On Mon, Apr 9, 2018 at 11:00 AM, Kees Cook <keesc...@chromium.org> wrote: > > Can we update the comment near the top to explain why we need > __UNIQUE_ID() since we've now rediscovered why it was originally > there?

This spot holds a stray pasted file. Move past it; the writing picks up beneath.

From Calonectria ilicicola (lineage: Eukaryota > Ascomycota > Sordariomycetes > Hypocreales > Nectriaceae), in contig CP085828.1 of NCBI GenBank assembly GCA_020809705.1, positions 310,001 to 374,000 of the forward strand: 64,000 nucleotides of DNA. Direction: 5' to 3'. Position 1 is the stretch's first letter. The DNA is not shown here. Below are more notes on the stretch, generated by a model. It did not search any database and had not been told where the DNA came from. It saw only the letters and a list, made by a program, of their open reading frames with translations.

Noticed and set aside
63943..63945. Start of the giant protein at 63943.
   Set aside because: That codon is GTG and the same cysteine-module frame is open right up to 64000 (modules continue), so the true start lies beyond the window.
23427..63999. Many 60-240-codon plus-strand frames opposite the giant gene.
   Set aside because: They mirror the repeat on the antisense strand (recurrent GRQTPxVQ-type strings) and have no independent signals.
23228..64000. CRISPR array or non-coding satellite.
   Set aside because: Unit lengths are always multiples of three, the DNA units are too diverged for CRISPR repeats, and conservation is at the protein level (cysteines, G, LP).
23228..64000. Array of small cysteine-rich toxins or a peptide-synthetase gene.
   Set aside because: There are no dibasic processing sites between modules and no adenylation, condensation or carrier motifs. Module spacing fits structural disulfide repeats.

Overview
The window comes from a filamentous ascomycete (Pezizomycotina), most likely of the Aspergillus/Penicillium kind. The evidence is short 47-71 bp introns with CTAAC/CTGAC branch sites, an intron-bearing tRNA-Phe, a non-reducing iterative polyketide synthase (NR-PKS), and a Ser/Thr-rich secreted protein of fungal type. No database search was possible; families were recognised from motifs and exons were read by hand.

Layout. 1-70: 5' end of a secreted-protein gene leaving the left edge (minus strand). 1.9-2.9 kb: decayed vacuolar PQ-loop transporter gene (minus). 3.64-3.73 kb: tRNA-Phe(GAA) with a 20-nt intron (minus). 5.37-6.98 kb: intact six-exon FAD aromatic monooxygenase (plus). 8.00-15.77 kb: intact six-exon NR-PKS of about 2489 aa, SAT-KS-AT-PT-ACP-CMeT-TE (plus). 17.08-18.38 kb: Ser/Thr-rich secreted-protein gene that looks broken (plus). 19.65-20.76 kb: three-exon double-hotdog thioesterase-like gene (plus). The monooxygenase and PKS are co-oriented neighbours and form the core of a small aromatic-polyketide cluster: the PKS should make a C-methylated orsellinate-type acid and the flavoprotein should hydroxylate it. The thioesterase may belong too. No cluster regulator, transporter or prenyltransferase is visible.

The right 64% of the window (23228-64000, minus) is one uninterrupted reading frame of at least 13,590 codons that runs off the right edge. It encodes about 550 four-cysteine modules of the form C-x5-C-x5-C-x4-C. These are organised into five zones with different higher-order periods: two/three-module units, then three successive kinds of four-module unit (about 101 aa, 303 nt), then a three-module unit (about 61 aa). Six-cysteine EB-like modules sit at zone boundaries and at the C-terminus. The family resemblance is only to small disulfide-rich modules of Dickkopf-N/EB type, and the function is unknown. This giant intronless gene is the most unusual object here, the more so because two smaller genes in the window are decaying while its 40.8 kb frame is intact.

Too late, since it's already committed in my tree and going through the build test paces. But I really hope somebody revisits __UNIQUE_ID, and maybe they can then add a comment to the users too. It looks like gcc needs at least version 4.3 to have a working __COUNTER__ implementation. What a coincidence - we don't really support anything older now anyway. And similarly for clang - the only versions that didn't have it are not able to build the kernel anyway. So we should remove any version conditionals, and we should remove the known-broken generic fallback that uses __LINE__ instead of __COUNTER__. And once you do that, the "prefix" is actually pointlessm and we could drop it to make __UNIQUE_ID() easier to use. The *REAL* problem, however, is that __UNIQUE_ID is such a pain to use in general. You basically have two choices: - use it as a single-declaration throwaway variable name that is never actually used - use it only in a wrapper macro that then passes it off as an argument to another macro that uses it several times That "throwaway" use sounds pointless, but it's actually the *common* use we have for this thing outside of this min/max case. It's used to shut up the compiler about other unused variables, where people do things like static __unused__ __UNIQUE_ID(xyz) = .. mark other variable as used here ..; and I think the reason it's common is that it's the only *easy* use of that unique-name-generator macro. Having to pass it off to a second macro to use as a variable name makes it cumbersome to use for most normal macro cases. It would be nice to have the equivalent of __COUNTER__ that just expanded not to a continually increasing number, but expanded to a number that expands for each macro expansion. Then you could do things like int UNIQUE(a) = (a); to generate a variable name that was unique within a particular macro expansion, and then actually _use_ UNIQUE(a) in the same macro expansion to refer to it without having to pass it off as a name to another macro that does the declaration and use. You can't use __UNIQUE_ID() for that, because every new __UNIQUE_ID(a) will give _another_ unique ID. (And you *could* use the __LINE__ based one for that, but then you'd get the whole "nasty shadowing" problem if we have nested macros again). Ugh. We have no wonderful model for unique names. Which is why we obviously just use the "add underscores until it's unique" and the get it wrong with nesting. Linus